The first array of tidal turbines to deliver electricity to a grid went live this week off the coast of Scotland’s Shetland Islands, home to some of the most powerful tides in Europe.
The world first, operated by Nova Innovation, is not the first tidal energy endeavour, but the first commercial, operational tidal array, with the company turning on the second of five 100 kW turbines. Other tidal power schemes involve single installations rather than an array of turbines. A French firm is also nearing completion on a two-turbine pairing off the coast of Brittany, this time potentially offering 1 MW of power at full capacity.
Electricity can be generated from the tides in two main ways. Most environmentally controversial has been via a barrage, in essence a type of dam that exploits potential energy much like a hydroelectric dam and reservoir. As the tide begins to come in, water rushes in behind the barrage. When the tide goes out, the water drives turbines that produce electricity via generators. A barrage straddles an entire estuary, inhibiting the flow of water—a process that increases turbidity and can disrupt marine animal migration patterns, devastating fish populations.
The second option, ‘current generation’, exploits the kinetic energy of tidal currents directly, with moving water driving turbines similar to the way we produce electricity from the wind. Here, the turbines are situated on the estuary floor to take advantage of greater tidal velocities. This has less—but still some—negative environmental impact. But the trade-off is a much lower capacity than barrages.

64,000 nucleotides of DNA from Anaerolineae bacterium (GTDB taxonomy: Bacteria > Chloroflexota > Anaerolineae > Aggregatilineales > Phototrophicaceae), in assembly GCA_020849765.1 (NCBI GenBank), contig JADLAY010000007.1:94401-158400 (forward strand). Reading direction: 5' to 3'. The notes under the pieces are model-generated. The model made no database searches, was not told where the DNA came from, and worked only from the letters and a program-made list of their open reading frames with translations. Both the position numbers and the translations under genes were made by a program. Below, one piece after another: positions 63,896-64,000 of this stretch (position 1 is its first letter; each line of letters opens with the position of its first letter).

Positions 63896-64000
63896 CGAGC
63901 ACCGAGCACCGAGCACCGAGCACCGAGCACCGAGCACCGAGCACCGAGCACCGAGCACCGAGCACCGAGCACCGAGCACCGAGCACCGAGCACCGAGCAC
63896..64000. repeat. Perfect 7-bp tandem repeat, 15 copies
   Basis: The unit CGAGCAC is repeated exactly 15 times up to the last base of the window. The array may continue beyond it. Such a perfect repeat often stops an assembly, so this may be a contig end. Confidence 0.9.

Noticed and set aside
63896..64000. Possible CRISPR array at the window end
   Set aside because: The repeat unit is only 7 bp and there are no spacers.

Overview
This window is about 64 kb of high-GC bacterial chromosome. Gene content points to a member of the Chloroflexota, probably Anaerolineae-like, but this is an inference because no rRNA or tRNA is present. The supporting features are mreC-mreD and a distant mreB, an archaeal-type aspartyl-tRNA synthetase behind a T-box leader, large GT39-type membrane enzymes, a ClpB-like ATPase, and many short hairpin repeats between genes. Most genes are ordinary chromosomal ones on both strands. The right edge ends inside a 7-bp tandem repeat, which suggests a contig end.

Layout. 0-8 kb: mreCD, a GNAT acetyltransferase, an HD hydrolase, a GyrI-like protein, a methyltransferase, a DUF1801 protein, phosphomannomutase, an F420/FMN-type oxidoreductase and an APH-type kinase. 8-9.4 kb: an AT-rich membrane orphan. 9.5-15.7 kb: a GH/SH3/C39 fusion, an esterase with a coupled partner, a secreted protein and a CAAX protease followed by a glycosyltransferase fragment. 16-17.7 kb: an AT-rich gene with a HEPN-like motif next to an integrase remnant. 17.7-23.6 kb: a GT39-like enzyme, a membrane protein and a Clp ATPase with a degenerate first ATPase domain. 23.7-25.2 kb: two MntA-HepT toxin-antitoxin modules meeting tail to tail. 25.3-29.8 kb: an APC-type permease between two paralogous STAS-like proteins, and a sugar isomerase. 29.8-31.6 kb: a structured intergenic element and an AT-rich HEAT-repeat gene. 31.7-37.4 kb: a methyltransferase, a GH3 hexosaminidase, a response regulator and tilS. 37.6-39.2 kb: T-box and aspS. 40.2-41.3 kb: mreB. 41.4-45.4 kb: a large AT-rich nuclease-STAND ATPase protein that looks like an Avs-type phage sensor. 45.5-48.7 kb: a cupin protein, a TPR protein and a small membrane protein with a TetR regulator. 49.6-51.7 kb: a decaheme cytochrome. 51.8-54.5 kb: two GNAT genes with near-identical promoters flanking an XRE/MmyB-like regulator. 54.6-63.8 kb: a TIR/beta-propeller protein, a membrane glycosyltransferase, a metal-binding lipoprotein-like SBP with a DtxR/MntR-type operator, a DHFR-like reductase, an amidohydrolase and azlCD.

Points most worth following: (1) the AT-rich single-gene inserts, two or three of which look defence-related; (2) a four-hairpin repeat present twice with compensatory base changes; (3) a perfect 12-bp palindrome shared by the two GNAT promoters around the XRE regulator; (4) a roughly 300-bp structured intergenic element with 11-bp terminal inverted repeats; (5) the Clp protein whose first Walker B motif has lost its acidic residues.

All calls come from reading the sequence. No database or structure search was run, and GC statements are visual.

Tidal power receives less public attention than wind and solar even though it is much more predictable, keeping to its daily schedule. Its lower profile is due to high up-front construction costs and a limited number of sites globally with sufficient tidal ranges and velocities. The Bay of Fundy, between New Brunswick, Nova Scotia and Maine, however offers probably the world’s best potential for tidal power, as it has the highest vertical tidal range on the planet. The Annapolis Royal Generating Station, a tidal barrage testing site, was built there in 1984. It was the first in North America and is the third largest tidal power plant in the world, with a capacity of 20 megawatts—which would be about enough to service the demand of about 20,000 homes, and a daily output of roughly 80-100 megawatt hours, depending on the tides. The plant produces electricity twice a day with each tide, and each time for about six hours.
Canada’s second tidal test facility, the Race Rocks micro plant near Victoria, BC, launched in 2006, is a current generator that can deliver up to 65 kW, which would be enough to service 10 homes.
BC has been identified in studies as offering the largest number of viable tidal sites in the country (a possible 89 locations). Some 4,000 MW could be tapped off the coast of the province. Nunavut meanwhile offers the greatest total potential.
The Climate Examiner speaks to BC-based Carbon Engineering about the technology, the business and the policies that could make direct air capture, synfuels and carbon sequestration work.